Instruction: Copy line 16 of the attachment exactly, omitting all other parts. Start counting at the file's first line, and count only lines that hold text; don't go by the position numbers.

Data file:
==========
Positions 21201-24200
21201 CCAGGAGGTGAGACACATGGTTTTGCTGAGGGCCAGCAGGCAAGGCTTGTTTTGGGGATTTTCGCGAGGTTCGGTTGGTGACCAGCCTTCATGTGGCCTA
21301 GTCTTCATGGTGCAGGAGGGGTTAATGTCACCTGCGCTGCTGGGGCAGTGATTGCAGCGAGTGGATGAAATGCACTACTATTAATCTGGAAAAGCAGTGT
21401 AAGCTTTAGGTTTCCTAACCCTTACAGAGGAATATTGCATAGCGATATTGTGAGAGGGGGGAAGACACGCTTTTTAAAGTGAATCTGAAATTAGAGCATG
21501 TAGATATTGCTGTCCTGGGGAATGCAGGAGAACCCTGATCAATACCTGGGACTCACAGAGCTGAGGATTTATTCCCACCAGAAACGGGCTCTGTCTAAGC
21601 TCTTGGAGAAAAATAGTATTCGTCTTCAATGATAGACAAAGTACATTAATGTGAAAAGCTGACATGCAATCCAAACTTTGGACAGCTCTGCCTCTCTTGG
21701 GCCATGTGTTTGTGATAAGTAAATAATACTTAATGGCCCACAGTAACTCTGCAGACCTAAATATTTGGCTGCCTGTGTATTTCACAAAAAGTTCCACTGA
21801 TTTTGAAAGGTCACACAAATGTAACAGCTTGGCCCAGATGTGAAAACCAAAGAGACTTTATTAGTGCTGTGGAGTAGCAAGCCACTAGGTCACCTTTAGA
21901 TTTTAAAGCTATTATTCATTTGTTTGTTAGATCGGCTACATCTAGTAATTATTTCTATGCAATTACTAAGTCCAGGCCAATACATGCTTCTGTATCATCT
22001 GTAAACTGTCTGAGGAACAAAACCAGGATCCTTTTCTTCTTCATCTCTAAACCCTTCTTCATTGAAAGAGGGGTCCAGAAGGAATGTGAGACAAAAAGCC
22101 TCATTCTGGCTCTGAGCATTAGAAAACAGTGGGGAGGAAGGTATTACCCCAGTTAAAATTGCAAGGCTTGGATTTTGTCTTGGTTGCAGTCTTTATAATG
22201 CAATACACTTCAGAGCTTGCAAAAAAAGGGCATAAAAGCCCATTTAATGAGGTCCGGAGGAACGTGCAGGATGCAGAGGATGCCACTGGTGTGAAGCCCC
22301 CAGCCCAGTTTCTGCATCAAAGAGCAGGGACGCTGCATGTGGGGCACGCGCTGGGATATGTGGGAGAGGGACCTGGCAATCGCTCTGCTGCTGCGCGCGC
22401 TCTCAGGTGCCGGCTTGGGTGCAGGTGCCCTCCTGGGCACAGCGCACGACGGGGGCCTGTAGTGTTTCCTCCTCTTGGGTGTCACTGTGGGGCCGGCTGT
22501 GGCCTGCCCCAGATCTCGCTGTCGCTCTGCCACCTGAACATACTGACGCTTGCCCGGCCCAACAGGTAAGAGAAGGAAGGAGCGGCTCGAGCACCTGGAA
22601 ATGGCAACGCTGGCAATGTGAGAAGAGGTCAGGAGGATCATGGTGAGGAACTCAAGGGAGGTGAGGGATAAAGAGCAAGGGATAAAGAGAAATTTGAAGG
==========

22601 ATGGCAACGCTGGCAATGTGAGAAGAGGTCAGGAGGATCATGGTGAGGAACTCAAGGGAGGTGAGGGATAAAGAGCAAGGGATAAAGAGAAATTTGAAGG